• He has a staggeringly high win rate that is not explained by simply having 1-3 prominent mains that win. Rather, his win rates are spread across 17 different players.
  • Double Cloud alone cannot account for Cloud’s off-the-charts numbers.





2.0: The Importance of Japan


Doubles data from Japan is pretty scarce, to the point where I’m not entirely certain if Sumabato and Umebura events even host doubles alongside their singles brackets. If not, this is partially theorycrafting, but it’s well justified by the data we do have from Japan.

I would like to back up some of this by actually quantifying Japan’s importance and bringing you a Top 20 region list based on OrionRank data. This comprises the top 100, accounting for retirements and movements across regions:

  • 1: Kanto (17209.45)
  • 2: Tristate (14504.03)
  • 3: Midwest (13247.65)
  • 4: SoCal (13124.02)
  • 5: Florida (12927.22)
  • 6: Southeast (7928.12) – Atlantic + Louisiana
  • 7: Mexico (5071.78)
  • 8: New England (4548.41)
  • 9: Kansai (4050.28)
  • 10: Netherlands (3611.29)
  • 11: Quebec (2893.25)
  • 12: MD/VA (2387.92)
  • 13: Ontario (1893.96)
  • 14: Pacific Northwest (1693.45) – USA Northwest + British Columbia
  • 15: Germany (1655.08)
  • 16: Texas (1582.21)
  • 17: Kyushu (1487.60)
  • 18: NorCal (1402.36)
  • 19: Southwest (1071.31)
  • 20: France (782.75)

Using the Top 140 doesn’t change a lot. It moves some of the 2-5 spots (Florida especially benefits, ranking 3rd) but Kanto remains 1st. LibraRank, my other less refined project, would also have Kanto at a clean #1 when you account for ZeRo’s retirement and both 9B and Ranai moving to Kanto.

Kanto is pretty clearly the best region in the world based on skill pool, peaking at a score of 18000+, just 2000 under the Midwest with ZeRo.

Why am I mulling over this? Because Japan has a lot of Clouds. You might see where I’m going with this.

SmashRecord – Notable Clouds in Top 100 of Japan 

  • komorikiri (6th, Japan)
  • Rain (30th, Japan)
  • Mangalitza (31st, Japan)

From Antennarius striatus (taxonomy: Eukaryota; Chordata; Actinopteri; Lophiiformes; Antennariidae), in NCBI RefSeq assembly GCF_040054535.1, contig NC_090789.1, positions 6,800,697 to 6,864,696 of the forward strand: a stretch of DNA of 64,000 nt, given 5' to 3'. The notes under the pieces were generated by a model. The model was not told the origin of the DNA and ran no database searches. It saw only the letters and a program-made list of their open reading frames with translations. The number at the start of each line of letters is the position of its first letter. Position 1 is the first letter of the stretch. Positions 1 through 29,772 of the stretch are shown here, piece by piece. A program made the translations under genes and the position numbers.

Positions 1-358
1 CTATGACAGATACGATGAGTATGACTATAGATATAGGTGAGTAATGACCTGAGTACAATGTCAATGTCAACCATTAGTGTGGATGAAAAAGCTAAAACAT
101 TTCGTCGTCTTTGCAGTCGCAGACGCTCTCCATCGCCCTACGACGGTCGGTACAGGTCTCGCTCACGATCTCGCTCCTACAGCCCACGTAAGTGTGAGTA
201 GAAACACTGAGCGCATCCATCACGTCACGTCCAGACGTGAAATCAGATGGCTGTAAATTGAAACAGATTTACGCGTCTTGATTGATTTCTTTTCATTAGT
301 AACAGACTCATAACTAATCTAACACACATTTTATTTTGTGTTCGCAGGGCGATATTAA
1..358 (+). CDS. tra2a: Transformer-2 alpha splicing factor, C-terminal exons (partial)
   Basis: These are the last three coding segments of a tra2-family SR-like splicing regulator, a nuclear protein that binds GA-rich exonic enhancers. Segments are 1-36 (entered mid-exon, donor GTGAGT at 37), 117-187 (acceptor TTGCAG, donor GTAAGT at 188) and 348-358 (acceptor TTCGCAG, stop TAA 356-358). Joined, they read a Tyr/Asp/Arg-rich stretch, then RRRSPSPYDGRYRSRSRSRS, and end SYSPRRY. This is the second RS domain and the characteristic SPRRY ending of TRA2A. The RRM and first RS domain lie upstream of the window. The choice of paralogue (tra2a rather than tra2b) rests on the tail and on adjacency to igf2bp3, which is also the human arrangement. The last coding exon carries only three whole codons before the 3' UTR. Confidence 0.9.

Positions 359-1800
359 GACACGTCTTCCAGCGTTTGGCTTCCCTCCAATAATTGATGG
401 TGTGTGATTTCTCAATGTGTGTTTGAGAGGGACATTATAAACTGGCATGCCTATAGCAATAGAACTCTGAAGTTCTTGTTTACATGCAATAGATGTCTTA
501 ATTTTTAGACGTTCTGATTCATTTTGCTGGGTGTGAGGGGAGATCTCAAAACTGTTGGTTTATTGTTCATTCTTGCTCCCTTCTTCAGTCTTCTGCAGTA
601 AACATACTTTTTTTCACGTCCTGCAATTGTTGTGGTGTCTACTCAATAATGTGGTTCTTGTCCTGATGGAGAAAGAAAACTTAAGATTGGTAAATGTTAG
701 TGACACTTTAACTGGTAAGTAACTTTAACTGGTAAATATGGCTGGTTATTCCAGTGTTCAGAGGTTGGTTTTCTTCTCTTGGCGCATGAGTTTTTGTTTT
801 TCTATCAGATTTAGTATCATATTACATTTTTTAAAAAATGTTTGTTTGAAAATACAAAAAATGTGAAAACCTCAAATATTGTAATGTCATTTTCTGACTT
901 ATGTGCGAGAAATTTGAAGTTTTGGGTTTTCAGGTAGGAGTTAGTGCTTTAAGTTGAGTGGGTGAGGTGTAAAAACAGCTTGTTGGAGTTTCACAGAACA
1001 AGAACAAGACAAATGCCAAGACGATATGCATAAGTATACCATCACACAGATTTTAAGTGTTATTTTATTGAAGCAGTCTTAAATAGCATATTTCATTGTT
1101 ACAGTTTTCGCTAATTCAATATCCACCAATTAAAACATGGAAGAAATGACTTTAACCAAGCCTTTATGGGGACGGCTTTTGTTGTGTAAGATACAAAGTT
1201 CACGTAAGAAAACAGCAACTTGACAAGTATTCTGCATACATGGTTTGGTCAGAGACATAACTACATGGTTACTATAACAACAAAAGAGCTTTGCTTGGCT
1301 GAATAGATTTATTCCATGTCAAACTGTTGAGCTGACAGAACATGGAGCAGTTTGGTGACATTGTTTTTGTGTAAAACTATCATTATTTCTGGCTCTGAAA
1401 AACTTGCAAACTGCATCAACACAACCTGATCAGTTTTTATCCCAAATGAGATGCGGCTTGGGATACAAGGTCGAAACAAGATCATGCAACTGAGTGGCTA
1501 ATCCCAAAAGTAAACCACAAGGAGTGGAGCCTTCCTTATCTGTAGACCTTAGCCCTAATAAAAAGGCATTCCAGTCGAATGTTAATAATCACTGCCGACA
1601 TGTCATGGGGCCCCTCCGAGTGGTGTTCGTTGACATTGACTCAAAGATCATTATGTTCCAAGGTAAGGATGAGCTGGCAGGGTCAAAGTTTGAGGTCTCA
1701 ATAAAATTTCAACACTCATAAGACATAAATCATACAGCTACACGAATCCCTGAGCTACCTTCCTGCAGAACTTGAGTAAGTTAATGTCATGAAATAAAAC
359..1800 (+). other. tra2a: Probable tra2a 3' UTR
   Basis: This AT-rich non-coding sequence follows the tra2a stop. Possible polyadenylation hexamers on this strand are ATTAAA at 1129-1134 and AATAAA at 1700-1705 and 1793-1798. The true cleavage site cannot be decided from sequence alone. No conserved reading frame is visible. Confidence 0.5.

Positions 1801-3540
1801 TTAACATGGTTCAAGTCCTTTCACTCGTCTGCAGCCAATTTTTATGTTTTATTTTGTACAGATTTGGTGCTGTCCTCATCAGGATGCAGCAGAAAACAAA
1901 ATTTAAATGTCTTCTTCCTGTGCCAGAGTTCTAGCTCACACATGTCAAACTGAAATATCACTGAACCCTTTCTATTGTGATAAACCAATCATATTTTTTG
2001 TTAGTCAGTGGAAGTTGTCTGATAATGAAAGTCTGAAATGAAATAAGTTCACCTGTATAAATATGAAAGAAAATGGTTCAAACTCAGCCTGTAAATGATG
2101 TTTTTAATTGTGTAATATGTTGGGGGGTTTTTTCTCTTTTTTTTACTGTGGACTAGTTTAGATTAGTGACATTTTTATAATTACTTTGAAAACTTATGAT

• masashi (34th, Japan)
  • Mattun (38th, Japan)
  • Mao (42nd, Japan)
  • Selcia (43rd, Japan)
  • Maguro (63rd, Japan)
  • YOC (84th, Japan)

Unranked, but accomplished 

  • uryu (Eliminated MVD at EVO Japan circa January 2018)
  • Z~Tan (Consistently high placing Cloud in doubles with Paseriman, a double Cloud team)
  • ProtoBanham (Wifi Warrior noted for placing well in Doubles with Lucina player Laki and placing 9th at Umebura 30. Ranked 38th on Sumamate.)

Most Notable Cloud Turnovers 

  • Kameme
  • KEN
  • Paseriman
  • Nietono

Let’s add all of this up.

  • Japan is very important to tournament results per Kanto ranking #1 and Kansai ranking #9.
  • Cloud players are common in Japan’s top 100.
  • Numerous people ranked highly in Kanto actively switch to Cloud for Doubles.
  • Scarce Japanese doubles data indicates he is extremely prominent.
  • There are upwards of twenty missing potential doubles events that go in accordance with “Type 1” events based on skill pool, increasing Cloud’s potential ceiling even further.

All of the stats for Cloud laid out so far would likely improve if we were to have a large number of Japanese super-regional events added to the mix. This assessment is based on what data we do have out of Japan as well as the prominence of Cloud in the country, with the country’s importance based on its massive skill pool.


2.1: The Theory Backing Cloud

This isn’t a numbers based argument, but since we’re covering our bases here, I think it’s worth examining the elements that make Cloud distinctly good in doubles.